When election over, time for all to seek common ground

Published 6:00 am Monday, November 3, 2008

Believe it or not, regardless of who wins Tuesday, the worldwill not end.

Right-leaning political observers have been forecastingsocialistic doom and gloom should Democratic contender Barack Obamabe elected to the White House. In contrast, those on the Leftproclaim continued calamities on the economic front should JohnMcCain be chosen to succeed fellow Republican George Bush aspresident.

Neither predicted scenario is likely.

Subscribe to our free email newsletter

Get the latest news sent to your inbox

In reality, the U.S. is not alone in feeling the effects of aworldwide economic downturn. And it is highly unlikely that one manalone can further harm or turn around world fortunes.

Similarly, fears of a societal upheaval under a Democraticpresident are unfounded. Much will depend on the size of thesame-party majority in the U.S. Senate and House ofRepresentatives, and even then four years is relatively brief interms of trying to effect a major society shakeup.

While the world will not end, ideally what does need to end isthe rancor, bitterness and anxiety to which this year’s electionprocess has contributed.

Political passions, many engendered by Obama’s historic run,have been running high. Quite honestly, their intensity isunsustainable.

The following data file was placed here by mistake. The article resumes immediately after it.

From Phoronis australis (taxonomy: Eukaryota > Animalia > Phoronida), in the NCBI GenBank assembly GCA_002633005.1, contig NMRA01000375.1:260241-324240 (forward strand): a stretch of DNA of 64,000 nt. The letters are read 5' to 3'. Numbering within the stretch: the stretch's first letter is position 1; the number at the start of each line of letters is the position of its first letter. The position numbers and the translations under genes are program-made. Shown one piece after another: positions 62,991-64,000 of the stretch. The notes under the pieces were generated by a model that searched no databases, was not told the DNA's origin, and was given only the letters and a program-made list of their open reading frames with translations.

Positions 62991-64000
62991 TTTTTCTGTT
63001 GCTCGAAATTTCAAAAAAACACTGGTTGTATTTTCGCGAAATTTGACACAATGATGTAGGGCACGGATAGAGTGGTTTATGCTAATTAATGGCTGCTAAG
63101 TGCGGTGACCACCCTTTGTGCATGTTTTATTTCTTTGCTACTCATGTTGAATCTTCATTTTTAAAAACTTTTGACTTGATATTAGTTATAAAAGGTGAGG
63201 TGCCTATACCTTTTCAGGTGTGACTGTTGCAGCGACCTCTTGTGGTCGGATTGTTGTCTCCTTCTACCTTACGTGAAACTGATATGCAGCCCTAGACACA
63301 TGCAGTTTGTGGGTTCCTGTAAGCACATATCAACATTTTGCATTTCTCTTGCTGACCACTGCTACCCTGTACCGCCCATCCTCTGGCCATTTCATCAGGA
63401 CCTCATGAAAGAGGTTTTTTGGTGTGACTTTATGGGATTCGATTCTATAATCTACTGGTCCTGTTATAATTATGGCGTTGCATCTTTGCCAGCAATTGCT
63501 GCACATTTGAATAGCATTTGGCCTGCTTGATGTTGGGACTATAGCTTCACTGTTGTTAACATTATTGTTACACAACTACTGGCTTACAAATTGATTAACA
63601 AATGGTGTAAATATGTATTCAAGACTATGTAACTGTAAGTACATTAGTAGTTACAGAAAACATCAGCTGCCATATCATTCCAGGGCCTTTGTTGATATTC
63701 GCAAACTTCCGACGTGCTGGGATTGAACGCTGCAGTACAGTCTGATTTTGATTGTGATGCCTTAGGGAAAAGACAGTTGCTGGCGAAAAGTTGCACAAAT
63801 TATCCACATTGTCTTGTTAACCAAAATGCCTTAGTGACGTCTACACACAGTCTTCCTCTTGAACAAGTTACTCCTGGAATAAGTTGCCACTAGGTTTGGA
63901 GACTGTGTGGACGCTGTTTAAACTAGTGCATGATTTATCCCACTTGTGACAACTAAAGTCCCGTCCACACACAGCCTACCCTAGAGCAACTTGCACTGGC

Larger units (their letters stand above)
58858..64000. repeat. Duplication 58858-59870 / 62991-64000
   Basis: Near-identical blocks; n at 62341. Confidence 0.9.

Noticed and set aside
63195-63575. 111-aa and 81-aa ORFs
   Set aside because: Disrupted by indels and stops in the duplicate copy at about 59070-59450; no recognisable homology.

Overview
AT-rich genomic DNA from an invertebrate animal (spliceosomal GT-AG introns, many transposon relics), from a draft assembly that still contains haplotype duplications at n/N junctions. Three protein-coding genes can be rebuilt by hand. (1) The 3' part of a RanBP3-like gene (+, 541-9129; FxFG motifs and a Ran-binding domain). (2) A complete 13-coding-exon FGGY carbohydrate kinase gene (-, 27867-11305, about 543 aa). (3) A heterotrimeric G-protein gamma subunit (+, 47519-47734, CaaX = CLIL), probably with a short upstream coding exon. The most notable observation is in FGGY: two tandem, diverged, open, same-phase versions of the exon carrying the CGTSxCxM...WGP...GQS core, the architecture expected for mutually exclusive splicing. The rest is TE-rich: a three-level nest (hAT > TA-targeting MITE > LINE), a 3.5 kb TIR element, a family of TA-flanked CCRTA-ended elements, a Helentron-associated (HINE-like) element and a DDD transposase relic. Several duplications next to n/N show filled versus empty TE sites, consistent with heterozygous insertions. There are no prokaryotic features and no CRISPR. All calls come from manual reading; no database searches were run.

After the votes are counted and the hoopla – either over thecountry’s first black president or its first female vice president- has died down, it will be time to get back to restoring theUnited States’ reputation as the greatest country in the world.

To do that will require us to understand that we are allAmericans first. Whether we are male or female, white or black,rich or poor, we need to remember that we all have a stake in thefate of our country.

This is not an endorsement of McCain, who has chanted the”Country First” mantra during his campaign. Indeed, in some oftheir criticism of Obama, McCain supporters have played on the samelevel as Democrats have done during their distasteful denunciationsof President Bush.

Political, philosophical and personal differences among peopleforever will be a part of society. What does not have to be part ofthe equation, though, is the “winner-take-all” mentality andvitriol that have been displayed by parties on both sides of thepolitical fence.

Common ground is the firmest foundation upon which to stand.After Tuesday, all Americans will do well to seek that footing thathas been lost during the pursuit of political power.